Be Ready For The Next Hunting Opportunity
Kids Outdoor Outpost - January 2016
Even though deer season is winding down, today we’re discussing how you can “Be Ready” for the next hunting opportunity. I like to have my clothes, boots, gear and gun or bow ready to go at all times.
I got invited at the last minute to go on a blackpowder hunt in the Chattahoochee National Forest this season. The next day, my gear and gun were ready, and I met my friend immediately after work. No kills, but a fantastic hunt with a beautiful sunset in October. You don’t ever want to find yourself missing an opportunity to hunt just because you couldn’t quickly find your hunting stuff.
Now is the time to clean your gear before you put it up. I try to do this immediately after my last hunt.
This year, I arrowed a mature doe on a nice afternoon in early December. Very proud of this one as I dropped it, field-dressed it, dragged it out, skinned and quartered it myself. Might not seem like much, but to a guy like me, it was quite an event.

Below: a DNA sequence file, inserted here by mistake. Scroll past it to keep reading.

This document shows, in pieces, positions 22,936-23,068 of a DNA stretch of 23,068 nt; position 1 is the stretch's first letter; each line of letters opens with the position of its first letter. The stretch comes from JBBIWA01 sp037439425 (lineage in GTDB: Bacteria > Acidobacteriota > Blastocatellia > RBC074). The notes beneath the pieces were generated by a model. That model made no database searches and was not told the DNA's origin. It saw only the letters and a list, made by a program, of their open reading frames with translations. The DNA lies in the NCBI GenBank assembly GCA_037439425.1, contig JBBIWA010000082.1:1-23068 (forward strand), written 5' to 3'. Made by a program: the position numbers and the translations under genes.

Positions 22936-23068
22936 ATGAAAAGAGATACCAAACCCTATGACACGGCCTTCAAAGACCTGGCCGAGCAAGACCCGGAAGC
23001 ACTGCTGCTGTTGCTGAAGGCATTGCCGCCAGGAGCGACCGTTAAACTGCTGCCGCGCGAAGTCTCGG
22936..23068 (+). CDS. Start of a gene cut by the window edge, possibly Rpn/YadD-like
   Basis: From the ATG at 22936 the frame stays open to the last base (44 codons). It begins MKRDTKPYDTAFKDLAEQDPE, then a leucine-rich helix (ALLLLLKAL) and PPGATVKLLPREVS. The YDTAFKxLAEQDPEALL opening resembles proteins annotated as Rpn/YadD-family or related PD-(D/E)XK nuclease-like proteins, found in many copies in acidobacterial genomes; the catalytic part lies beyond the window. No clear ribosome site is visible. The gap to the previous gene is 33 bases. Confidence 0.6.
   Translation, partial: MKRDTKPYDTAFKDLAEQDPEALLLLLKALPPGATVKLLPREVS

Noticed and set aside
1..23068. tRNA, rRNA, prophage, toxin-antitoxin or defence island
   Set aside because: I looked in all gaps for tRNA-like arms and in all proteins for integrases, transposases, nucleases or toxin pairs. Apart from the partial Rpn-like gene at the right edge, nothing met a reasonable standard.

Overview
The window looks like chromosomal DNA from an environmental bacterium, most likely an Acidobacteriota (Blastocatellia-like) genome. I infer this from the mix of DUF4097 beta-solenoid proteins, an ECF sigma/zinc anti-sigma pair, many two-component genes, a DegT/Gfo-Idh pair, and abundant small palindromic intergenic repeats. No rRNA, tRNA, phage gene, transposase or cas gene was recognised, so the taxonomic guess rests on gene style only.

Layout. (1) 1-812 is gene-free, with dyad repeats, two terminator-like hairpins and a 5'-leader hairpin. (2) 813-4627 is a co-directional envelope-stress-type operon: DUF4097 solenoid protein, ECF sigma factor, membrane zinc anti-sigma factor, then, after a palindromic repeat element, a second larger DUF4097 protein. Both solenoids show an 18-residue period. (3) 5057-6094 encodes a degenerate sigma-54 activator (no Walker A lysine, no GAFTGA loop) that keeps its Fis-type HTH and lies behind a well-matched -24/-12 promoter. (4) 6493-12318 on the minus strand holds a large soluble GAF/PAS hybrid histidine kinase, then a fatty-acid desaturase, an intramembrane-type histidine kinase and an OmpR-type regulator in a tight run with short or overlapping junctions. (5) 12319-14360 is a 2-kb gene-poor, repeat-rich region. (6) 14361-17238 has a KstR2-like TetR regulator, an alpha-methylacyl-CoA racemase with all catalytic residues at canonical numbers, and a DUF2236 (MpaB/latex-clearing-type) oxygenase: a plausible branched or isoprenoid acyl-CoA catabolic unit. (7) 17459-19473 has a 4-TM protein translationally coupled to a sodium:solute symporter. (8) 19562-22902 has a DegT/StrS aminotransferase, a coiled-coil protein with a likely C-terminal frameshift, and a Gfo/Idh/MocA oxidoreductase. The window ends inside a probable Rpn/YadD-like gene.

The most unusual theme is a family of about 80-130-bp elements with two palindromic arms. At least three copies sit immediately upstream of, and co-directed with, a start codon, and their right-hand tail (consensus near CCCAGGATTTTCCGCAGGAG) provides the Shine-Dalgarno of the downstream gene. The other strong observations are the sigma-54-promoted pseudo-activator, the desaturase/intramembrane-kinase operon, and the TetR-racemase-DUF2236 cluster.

My point is that I had all my clothes washed with baking soda to remove blood stains and smells and line-dried by the next day. Another “be ready” moment.
Before you put that gun up, locate the gun manual and grab an adult that is familiar with cleaning firearms. Cleaning it now will save you a lot of time and effort later. There’s nothing is worse than grabbing your gun to go on a hunt and finding it with a coat of rust and a sticky action.
I wax my bow string often and throughout the season, but make sure that your string is well waxed before you put it up. I like to remove accessories like the sights and get rid of any signs of rust on the screws and the quiver.
Although I always check my bow for cracks or problems, I visit my bow tech during the summer to have it looked over before the next season. This year he spotted a problem with one of my limbs. It was a warranty item and fixed in about a week, well before the next season. Another “be ready” moment.
After the season, I visit my tree stands and put slack on the ratchet straps of the stand and climbing sticks. A tree will grow significantly between seasons and make it virtually impossible to work the ratchet. It could even result in weakening or breaking one of the straps. A better practice is to lower them all and put them back up before the next season to avoid weathering and rust.
Make sure you check and replace any strap that shows rips or tears, and oil any moving part with a spray lubricant that has a tube or nozzle to direct the flow.
Check your stand every time you hunt so you can avoid a life-altering accident. We read about tree stand accidents every year. Don’t be one. “Be ready.”